Posted on April 2nd, 2010 2 comments
Release Date: 5/25/89
Price: 5800 yen
Media: HuCard (3 Mbit)
PC Engine FAN Score: 20.37 / 30.00
Kōgien: “Select your golfer from a group of two men and two women. Three play modes are available — stroke, match and competition — and up to three people can play at once.”
I will admit that it’s been a while since my last visit to PCE-land. It’s partly due to work, partly due to research I’ve been doing on other old computers, but mostly because I have to write about two golf games in a row and the thought drove me to spontaneous fits of yawning.
To most people, 2D golf games are just not that interesting any longer. Neo Geo collectors pay four-figures all the time for Neo Turf Masters, yes, but those people are degenerates. The genre has moved on, more or less, and that’s largely been the case since Access Software’s Links 386 Pro achieved near-photorealism on PCs in 1992. Power Golf is no exception to this fact — just like a lot of other early Hudson releases, it’s completely unoriginal in execution, but well-made enough that you won’t feel gypped for your time.
Gameplay is Nintendo Golf in style, with the standard three-part swing and a little arrow gestating itself off your ball to help with aiming. The overhead perspective lies somewhere in between Winning Shot’s extreme close-up and Ganbare! Golf Boys’ faraway view, keeping things fast-paced while still cramming a decent chunk of the hole into the screen at once. There’s the usual stroke and match play options, the usual multiplayer support, and the usual bippy 8-bit golf soundtrack in the background.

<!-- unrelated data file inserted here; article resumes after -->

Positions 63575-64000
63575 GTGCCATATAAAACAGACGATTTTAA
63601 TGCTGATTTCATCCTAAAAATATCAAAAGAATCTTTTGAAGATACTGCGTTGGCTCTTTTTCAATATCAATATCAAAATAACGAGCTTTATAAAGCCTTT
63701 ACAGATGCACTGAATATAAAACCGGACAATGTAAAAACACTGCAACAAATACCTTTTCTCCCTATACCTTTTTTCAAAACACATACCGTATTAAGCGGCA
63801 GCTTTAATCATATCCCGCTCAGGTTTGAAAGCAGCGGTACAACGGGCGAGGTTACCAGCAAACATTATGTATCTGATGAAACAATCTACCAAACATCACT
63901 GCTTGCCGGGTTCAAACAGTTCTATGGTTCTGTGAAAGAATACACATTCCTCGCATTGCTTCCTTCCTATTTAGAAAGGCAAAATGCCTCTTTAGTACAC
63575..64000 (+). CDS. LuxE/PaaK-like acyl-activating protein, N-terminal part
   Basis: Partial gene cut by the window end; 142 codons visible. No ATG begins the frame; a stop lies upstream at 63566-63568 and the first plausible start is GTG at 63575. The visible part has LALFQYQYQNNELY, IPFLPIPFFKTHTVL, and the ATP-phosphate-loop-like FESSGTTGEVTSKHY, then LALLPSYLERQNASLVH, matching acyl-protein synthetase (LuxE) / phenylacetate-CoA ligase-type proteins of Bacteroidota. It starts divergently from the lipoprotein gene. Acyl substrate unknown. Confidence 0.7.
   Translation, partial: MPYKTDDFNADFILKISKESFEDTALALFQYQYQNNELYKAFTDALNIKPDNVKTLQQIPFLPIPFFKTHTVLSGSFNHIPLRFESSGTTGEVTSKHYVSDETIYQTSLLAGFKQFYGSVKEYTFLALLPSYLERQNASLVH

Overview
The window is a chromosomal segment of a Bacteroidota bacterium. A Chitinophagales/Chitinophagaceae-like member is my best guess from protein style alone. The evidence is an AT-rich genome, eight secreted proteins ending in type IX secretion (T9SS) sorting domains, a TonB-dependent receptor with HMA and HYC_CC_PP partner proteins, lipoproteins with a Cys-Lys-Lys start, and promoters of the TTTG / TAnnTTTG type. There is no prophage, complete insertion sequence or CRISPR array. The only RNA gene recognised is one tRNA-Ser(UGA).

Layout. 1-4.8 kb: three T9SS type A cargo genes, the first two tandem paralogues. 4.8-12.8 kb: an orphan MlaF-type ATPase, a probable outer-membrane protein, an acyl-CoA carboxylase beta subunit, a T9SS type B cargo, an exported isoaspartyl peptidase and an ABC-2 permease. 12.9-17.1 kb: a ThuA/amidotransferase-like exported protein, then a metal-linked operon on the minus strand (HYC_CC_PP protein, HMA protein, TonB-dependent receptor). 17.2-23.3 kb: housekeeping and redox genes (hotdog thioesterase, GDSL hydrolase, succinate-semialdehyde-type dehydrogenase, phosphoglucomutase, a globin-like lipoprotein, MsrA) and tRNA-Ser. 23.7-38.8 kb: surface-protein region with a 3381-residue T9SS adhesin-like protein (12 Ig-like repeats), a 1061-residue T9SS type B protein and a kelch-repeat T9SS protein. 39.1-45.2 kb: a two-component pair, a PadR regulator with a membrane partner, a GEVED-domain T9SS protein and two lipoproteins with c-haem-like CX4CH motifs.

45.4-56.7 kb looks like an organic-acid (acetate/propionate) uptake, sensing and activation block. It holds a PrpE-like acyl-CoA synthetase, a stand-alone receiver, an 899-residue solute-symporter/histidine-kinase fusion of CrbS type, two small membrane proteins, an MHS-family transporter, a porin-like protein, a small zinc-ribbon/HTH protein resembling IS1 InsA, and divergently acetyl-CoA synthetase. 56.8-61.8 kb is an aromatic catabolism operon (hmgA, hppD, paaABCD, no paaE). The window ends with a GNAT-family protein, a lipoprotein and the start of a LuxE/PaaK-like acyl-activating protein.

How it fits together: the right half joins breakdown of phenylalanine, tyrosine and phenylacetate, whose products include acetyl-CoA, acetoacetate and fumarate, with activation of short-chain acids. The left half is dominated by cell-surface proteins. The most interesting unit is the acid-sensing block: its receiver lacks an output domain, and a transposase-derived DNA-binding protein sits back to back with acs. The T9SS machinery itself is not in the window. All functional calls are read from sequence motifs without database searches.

The one new feature to PCE golf this game brings is your choice of players — an average guy, a highly accurate female, and an older dude with glasses who hits the ball like most salarymen hit the whiskey sours. Hard, that is. Even that feature, though, first hit Japanese consoles a year or so with SNK’s Fighting Golf. Hmm.
Despite my worrying inability to drum up much “care” for this game, I will grant you that Power Golf is the best PCE golf sim of 1989. It’s as generic as a can of Sam’s Cola, features very fiddly aiming, and doesn’t automatically choose clubs for you, but it’s workmanlike in design and engaging enough for what it is. It was well-liked in Japan, too, enough so that it got a Super CD-ROM2 sequel a good five years later — one of the few titles on the console to sport full-motion video, at that.
(By the way, TG16 boxes included in these reviews when applicable from now on — yes, no, don’t care either way? They are never, ever better than the PCE version, but…)